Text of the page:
Accidental deaths

For several months I have been blogging about the leading causes of premature deaths in the US.  The five leading causes of death in the United States are heart diseasecancer, chronic lower respiratory diseases, stroke, and unintentional injuries which includes drug poisoning.  Please read the following information; it could save your life or someone you love.

Poisoning is the leading cause of injury death in the United States. Drugs—both pharmaceutical and illicit—cause the vast majority of poisoning deaths.

National Center for Health Statistics uses the National Vital Statistics System (NVSS) to monitor deaths due to drug poisoning. NVSS collects and compiles mortality information from death certificates in all 50 states and the District of Columbia. NCHS identifies the number of drug-poisoning deaths from the underlying cause of death section on death certificates. Multiple causes of death are used to identify the drugs involved. In 2014, approximately 19% of death certificates for drug-poisoning deaths lacked information on the specific drugs involved.

Opioid analgesics are involved in a substantial proportion of drug-poisoning deaths. Hydrocodone, morphine, and oxycodone are examples of natural and semisynthetic opioid analgesics. Fentanyl—which can be manufactured illicitly—and methadone are examples of synthetic opioid analgesics.


Recent Findings

  • Since 2000, the age-adjusted drug-poisoning death rate more than doubled, from 6.2 per 100,000 in 2000 to 14.7 per 100,000 in 2014.
  • In 2014, 47,055 deaths involved drug poisoning. Of these, 82% were unintentional, 12% were suicides, and 6% were of undetermined intent.
  • In 2014, 40% of drug-poisoning deaths involved opioid analgesics (18,893 deaths).
  • The age-adjusted rate for deaths involving opioid analgesics nearly quadrupled, from 1.5 per 100,000 in 2000 to 5.9 per 100,000 in 2014.
  • Nearly 65% of all deaths from opioid analgesics in 2014 involved natural and semisynthetic opioid analgesics, such as hydrocodone, morphine, and oxycodone.

Source: CDC/NCHS, National Vital Statistics System, 2000–2014.


Who is most at risk?

From 2000 through 2014, the drug-poisoning death rate per 100,000 population increased for many demographic groups.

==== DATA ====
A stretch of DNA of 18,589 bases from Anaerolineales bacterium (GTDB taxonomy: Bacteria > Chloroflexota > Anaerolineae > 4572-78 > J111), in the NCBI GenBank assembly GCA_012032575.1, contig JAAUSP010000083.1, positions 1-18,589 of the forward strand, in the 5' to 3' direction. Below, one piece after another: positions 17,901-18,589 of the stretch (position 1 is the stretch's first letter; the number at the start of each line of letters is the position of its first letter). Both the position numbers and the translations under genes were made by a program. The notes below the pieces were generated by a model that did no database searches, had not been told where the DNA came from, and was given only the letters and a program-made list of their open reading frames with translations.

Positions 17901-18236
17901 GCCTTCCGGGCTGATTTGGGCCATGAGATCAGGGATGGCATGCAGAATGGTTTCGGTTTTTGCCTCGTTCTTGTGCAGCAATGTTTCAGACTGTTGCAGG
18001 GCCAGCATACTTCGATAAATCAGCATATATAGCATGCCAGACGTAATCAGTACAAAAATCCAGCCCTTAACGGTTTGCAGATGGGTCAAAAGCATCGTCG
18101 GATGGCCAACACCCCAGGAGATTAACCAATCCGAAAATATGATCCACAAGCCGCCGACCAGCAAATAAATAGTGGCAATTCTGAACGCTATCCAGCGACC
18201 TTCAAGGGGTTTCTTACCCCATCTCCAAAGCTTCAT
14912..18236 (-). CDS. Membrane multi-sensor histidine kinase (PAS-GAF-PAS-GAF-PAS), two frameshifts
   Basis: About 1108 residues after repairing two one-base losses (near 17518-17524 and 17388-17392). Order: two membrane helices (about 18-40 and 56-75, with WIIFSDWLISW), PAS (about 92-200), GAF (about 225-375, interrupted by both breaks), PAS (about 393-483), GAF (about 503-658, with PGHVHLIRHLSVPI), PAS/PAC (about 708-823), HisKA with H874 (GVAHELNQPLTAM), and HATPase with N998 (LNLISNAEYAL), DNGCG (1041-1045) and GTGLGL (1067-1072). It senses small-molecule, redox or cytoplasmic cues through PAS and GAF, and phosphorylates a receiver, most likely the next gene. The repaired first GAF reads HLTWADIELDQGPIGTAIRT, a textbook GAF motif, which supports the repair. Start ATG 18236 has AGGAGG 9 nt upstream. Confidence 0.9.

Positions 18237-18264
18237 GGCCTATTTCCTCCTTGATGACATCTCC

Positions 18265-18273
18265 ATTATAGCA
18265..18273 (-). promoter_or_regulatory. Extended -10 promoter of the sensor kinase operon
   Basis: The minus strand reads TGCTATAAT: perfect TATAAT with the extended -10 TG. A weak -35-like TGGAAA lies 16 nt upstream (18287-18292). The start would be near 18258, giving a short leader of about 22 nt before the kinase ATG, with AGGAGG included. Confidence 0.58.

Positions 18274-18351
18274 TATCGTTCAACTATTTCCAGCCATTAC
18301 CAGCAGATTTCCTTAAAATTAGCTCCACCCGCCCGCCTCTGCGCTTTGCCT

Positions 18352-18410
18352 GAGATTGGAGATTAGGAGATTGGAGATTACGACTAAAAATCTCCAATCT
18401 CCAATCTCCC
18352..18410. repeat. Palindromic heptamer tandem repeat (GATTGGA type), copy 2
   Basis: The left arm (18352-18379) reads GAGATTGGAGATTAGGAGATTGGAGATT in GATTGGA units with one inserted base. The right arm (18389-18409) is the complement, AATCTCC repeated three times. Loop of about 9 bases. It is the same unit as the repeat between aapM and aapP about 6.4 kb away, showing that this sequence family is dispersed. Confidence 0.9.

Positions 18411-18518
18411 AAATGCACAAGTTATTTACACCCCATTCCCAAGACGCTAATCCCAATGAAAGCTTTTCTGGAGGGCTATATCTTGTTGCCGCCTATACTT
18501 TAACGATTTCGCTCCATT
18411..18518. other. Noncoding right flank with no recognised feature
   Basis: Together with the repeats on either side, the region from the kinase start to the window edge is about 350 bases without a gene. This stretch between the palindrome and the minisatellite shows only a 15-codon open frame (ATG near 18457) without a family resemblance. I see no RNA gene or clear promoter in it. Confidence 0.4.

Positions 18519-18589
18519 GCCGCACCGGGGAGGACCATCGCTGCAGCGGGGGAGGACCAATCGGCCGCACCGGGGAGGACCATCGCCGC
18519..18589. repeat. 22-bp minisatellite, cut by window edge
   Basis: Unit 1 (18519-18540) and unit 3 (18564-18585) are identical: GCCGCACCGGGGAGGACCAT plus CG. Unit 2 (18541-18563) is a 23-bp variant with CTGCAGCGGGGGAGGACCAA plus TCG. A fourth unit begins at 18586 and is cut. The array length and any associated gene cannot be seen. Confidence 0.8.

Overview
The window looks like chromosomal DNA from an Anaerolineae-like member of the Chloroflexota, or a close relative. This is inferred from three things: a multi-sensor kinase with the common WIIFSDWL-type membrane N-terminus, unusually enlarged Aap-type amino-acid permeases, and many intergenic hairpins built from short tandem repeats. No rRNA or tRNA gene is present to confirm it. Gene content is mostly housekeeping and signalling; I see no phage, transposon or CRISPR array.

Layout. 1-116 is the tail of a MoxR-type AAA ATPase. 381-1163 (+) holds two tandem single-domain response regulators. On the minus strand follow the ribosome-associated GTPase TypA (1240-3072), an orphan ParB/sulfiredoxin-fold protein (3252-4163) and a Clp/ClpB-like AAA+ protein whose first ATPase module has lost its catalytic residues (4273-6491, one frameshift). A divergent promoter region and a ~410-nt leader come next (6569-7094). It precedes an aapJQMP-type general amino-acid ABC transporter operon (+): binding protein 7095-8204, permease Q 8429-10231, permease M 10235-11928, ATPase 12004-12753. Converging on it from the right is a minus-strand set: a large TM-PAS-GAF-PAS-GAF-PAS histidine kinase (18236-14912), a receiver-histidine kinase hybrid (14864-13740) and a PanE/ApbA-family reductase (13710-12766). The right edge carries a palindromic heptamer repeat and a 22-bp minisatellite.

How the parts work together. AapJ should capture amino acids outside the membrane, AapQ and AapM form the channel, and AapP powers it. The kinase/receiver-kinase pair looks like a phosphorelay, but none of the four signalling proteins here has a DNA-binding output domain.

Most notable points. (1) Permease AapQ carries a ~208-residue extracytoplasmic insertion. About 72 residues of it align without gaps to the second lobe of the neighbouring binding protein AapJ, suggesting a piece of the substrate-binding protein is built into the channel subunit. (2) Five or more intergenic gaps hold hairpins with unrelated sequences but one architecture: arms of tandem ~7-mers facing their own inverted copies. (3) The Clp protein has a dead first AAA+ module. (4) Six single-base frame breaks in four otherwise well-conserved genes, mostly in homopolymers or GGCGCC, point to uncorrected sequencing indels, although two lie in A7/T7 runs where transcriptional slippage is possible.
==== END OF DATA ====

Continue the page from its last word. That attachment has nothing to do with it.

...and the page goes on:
From 2000 to 2014, drug-poisoning death rates increased 2.7-fold for females and 2.2-fold for males.
In 2014, the age-adjusted rate for drug-poisoning deaths for males (18.3 per 100,000) was 1.6 times that of females (11.1).

Race and ethnicity

From 2000 to 2014, drug-poisoning death rates nearly tripled for non-Hispanic white persons and increased 1.4-fold for non-Hispanic black persons and for Hispanic persons.
In 2014, the age-adjusted drug-poisoning death rate was 19.0 for non-Hispanic white persons, 10.5 for non-Hispanic black persons, and 6.7 for Hispanic persons.

Age groups

The drug-poisoning death rate is highest for adults aged 45–54.

Source: CDC/NCHS, National Vital Statistics System, 2014.


Drug poisoning death rates by state

Deaths per 100,000 population varied by state. The five states with the highest drug-poisoning death rates were West Virginia (35.5), New Mexico (27.3), New Hampshire (26.2), Kentucky (24.7), and Ohio (24.6).

NOTE: Drug poisoning death rates are age-adjusted deaths per 100,000 standard population.
Source: National Vital Statistics System, 2014.

For further information about NCHS and its programs, visit
For further information on the NVSS, visit

The rate of deaths caused by drug overdoses surpassed the rate of deaths from motor vehicular accidents, which had always remained the leading cause of accidental deaths in the U.S.  Educate yourself about the dangers of opioid drug use.

Leave a Reply

Fill in your details below or click an icon to log in: Logo

You are commenting using your account. Log Out / Change )

Twitter picture

You are commenting using your Twitter account. Log Out / Change )

Facebook photo

You are commenting using your Facebook account. Log Out / Change )

Google+ photo

You are commenting using your Google+ account. Log Out / Change )

Connecting to %s